Industrial Sectors Promising for Solar Energy Applications:

Automobiles, Dairy, Electroplating, Food processing, Leather, Pharmaceutical, Pulp and Paper and Textile sectors were ranked as most promising industrial sectors for solar energy applications in a recently concluded study by GIZ.

Automobiles, Dairy, Electroplating, Food processing, Leather, Pharmaceutical, Pulp and Paper and Textile sectors were ranked as most promising industrial sectors for solar energy applications in a recently concluded study by GIZ. This study was carried out by PriceWaterhouseCoopers under the Indo-German bilateral project ComSolar funded by the International Climate Initiative (ICI) of the German Federal Ministry for the Environment, Nature Conservation and Nuclear Safety (BMU). The ICI funds climate protection projects in developing and newly industrialising countries to support partners in building a climate friendly economy. With the ComSolar project business models for the commercialization of solar energy in urban and industrial areas are developed and tested through pilot projects.

This first India specific study highlights the new market opportunities for solar technologies. This study identified interventions in the industrial sectors which show a sustainable and commercially viable service offering. These interventions in Industries could substantially contribute to India's National Solar Mission target of 15 million m2 of solar thermal collector area by 2017 and 20 million m2 by 2020.

The study results were shared during a workshop on "Solar Energy Applications in Selected Industrial Sectors" jointly organised by Ministry of New and Renewable Energy, Govt of India (MNRE) and Deutsche Gesellschaft für Internationale Zusammenarbeit (GIZ). This event was attended by industry representatives, technology providers, policy makers and financial institutions.

The study analysed industrial sectors based on parameters such as energy consumption by the whole sector; heating and cooling load as %age of the total energy consumption; captive power generation; number of units; dispersion of sector assets, and past solar experience in the sector. The prefeasibility assessment of top 10 sectors suggests a potential of replacing a large percentage of the process heat requirement through solar technologies. It is estimated that in the selected 10 sectors solar energy could replace 0.62 million tonnes of oil equivalent (MTOE) of conventional fuels each year. This amounts to about 8% of the total heat demand or 3% of total energy consumption in the selected sectors. For example in the electroplating sector, 50-100% of the energy requirement for plating baths could be easily substituted by solar-thermal. Similarly in most of the industries solar systems could be installed to preheat boiler feed water or used for drying operations.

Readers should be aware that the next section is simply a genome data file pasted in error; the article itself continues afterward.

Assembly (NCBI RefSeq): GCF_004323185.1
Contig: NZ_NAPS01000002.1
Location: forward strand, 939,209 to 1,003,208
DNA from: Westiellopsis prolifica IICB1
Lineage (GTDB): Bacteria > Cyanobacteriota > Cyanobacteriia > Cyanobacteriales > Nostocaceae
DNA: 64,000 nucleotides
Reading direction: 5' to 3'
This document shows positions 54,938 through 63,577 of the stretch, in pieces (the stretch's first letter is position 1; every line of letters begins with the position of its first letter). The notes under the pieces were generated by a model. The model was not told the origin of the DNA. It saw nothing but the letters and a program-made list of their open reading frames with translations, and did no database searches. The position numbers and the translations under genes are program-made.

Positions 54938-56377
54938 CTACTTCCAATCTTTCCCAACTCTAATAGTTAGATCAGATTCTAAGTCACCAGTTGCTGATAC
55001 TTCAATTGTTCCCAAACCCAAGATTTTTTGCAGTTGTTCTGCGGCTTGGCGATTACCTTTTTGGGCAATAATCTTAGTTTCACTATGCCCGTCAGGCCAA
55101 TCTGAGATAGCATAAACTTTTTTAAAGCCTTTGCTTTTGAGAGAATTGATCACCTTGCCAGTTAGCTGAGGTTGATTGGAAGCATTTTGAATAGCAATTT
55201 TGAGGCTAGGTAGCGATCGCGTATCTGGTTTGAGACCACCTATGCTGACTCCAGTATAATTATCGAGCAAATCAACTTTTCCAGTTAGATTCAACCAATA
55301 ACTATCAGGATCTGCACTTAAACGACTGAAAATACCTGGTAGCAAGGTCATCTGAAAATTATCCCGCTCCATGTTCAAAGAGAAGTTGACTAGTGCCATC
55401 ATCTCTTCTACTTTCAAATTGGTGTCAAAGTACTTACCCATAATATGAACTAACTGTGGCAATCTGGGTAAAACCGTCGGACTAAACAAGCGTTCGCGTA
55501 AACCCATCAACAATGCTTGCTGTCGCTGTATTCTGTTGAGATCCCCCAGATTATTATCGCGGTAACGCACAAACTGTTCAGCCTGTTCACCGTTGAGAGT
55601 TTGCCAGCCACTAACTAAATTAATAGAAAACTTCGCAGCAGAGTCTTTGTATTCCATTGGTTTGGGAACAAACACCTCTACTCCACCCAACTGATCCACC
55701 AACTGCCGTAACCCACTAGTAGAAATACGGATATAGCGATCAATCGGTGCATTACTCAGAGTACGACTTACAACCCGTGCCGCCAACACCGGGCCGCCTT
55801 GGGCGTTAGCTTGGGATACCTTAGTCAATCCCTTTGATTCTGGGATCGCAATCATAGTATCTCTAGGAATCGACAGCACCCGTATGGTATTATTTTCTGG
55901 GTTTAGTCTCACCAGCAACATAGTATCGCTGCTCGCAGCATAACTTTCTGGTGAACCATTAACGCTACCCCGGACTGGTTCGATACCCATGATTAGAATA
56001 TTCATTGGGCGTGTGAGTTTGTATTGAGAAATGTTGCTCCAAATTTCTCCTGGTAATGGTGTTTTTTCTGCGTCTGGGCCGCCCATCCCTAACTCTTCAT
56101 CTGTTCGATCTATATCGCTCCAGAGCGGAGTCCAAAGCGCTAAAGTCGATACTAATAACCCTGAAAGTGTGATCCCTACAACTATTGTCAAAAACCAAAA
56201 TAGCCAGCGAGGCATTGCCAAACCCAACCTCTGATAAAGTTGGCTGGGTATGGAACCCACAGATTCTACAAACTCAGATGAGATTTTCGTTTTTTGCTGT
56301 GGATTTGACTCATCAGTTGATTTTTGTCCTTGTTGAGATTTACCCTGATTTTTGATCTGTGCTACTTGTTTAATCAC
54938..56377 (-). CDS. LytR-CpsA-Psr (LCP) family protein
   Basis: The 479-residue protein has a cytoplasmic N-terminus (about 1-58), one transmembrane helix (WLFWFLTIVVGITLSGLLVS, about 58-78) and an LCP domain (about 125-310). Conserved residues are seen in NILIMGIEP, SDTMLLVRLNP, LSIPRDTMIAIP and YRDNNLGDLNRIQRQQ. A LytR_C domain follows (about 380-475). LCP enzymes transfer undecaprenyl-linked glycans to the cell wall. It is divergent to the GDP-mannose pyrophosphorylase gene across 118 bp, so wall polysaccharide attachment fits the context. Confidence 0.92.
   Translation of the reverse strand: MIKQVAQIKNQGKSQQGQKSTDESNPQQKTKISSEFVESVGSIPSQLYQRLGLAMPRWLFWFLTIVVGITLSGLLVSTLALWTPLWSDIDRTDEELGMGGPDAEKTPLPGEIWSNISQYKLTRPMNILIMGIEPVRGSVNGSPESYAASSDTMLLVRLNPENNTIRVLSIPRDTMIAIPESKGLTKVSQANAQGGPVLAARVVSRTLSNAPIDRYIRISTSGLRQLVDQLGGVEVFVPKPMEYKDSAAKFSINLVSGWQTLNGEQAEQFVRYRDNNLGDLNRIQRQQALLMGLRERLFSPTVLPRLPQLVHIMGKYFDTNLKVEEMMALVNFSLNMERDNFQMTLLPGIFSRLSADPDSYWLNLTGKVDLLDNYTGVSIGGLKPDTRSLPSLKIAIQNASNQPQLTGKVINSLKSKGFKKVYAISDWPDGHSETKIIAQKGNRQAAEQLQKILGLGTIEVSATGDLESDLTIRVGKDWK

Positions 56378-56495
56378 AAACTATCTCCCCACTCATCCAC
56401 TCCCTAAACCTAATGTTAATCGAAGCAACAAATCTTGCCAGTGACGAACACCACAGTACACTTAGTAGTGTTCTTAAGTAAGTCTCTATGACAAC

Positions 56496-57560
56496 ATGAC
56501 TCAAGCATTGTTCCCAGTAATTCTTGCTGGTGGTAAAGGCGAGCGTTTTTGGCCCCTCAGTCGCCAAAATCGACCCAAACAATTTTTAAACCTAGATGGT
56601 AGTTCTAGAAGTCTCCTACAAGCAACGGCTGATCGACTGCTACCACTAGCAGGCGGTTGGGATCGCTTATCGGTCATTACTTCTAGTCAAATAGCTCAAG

The filed audits in the sample units of five sectors (Textile (Finishing), Pulp & Paper, Food Processing, Pharmaceuticals, and Electroplating/ Galvanizing) suggest the use of non concentrating solar thermal collectors for various applications which provide a good economic case, with commercially attractive rate of returns (IRR) and payback-times. Commercial viability of solar technologies is much higher for industries using furnace oil, coke or captive diesel based electricity. Industries which are using cheaper forms of renewable energy such as rice husk, introducing solar energy may not be a good option in the short term. Concentrating solar thermal technologies such as Parabolic Trough Turf collectors, dishes, etc. demonstrate an attractive economic potential, but the high initial investment costs, space requirements, perceived risks in making major changes to the existing production processes systems were seen by the stakeholders as limiting factors for these emerging technologies.

The response from the industry representative in the workshop reemphasised on the study findings on improving level of awareness among industry owners, need of more demonstration projects and targeted initiatives from govt agencies.

Mr Shashi Shekahr, Joint Secretary of the MNRE, complemented GIZ for the study and emphasised on developing Business Models such as Renewable Energy Service Company (RESCO) to tackle the challenges for greater uptake of solar technologies by the Industries.

Anurag Mishra,
May 2011

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